Benefits and risks

Transplant benefits

You have made a decision that will positively affect your life. Kidney transplant surgery offers several benefits, including:

  • an improved quality of life
  • no more dialysis
  • more time to do what you enjoy
  • no food or beverage dialysis diet restrictions
  • a greater chance for a longer life.

Transplant risks

As with any surgery, kidney transplant surgery has risks, including:

  • Kidney rejection: Even though you and the kidney donor were a match, your body may react to the new kidney. 
  • Surgery side effects
    • reaction to anesthesia (Your body may react to the medicine used to put you to sleep during surgery. More information on anesthesia.)
    • infection
    • bleeding
  • Cancer: The medicines you need to keep your body from rejecting the new kidney affects the way your body fights illness. As a result, you are at a greater risk for some types of cancer.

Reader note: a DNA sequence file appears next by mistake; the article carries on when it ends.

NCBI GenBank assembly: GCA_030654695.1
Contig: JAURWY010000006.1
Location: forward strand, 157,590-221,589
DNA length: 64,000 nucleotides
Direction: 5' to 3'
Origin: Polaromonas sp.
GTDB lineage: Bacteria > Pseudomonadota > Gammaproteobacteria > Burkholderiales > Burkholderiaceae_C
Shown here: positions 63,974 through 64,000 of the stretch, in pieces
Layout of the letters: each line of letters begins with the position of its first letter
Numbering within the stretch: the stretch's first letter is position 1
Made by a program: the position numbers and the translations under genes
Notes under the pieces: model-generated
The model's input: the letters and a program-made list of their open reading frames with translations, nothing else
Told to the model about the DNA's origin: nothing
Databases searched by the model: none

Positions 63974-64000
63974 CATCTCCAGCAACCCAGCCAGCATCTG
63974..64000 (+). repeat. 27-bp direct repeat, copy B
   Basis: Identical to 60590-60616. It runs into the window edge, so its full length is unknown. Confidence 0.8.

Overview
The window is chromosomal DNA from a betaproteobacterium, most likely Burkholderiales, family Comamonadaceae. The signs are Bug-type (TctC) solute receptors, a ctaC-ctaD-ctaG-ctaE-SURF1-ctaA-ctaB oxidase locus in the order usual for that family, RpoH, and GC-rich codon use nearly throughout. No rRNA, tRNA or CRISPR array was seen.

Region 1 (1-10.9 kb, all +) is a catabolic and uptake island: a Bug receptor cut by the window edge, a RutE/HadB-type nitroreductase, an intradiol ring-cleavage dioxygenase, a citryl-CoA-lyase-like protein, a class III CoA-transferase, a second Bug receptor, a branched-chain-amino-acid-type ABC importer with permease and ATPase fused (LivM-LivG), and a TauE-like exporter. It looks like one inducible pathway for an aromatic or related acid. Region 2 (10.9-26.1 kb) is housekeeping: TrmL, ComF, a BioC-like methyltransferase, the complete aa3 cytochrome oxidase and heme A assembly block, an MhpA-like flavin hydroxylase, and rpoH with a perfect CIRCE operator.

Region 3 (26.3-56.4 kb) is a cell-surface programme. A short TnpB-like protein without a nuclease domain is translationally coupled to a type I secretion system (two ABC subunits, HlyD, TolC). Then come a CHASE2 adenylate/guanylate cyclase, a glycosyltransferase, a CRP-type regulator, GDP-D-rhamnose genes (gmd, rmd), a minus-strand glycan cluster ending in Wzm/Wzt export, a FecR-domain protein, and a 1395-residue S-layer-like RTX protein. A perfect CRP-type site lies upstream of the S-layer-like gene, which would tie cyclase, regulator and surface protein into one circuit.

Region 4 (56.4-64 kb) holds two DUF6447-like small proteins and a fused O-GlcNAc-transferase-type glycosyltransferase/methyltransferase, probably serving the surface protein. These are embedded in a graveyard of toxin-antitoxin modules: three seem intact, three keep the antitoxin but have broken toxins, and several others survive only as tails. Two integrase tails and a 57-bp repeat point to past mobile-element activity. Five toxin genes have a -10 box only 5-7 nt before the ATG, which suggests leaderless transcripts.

• Protect your skin. Wear sunscreen and lip screen on a regular basis.
  • Continue to have regular health screens after surgery. These screens include annual physical exams; Pap smear, pelvic exam and mammogram (for women); prostate and testicular exam (for men); skin checks; and colon checks.
  • Tell your regular doctor if you notice any change in moles or have any other unusual symptoms.
  • Death (in rare cases).

If you are a woman able to have children, it is important that you do not get pregnant for two years after transplant surgery. You should talk with your doctor before getting pregnant to tell if pregnancy is OK for you. Your doctor should review all of your medicines and make any changes if needed.

Source: Allina Health Patient Education, Kidney Transplant Information for Recipients and Donors, renal_ahc_93498
Reviewed By: Allina Patient Education experts, including the Transplantation Department of Abbott Northwestern Hospital
First Published: 05/15/2009
Last Reviewed: 05/15/2009


Most living donor kidneys usually start to work right away.

Deceased donor kidneys may not start working right away. The kidney may not start working for about two to four weeks or maybe longer.

You may need dialysis until the kidney starts working.

More information on risks after surgery (complications)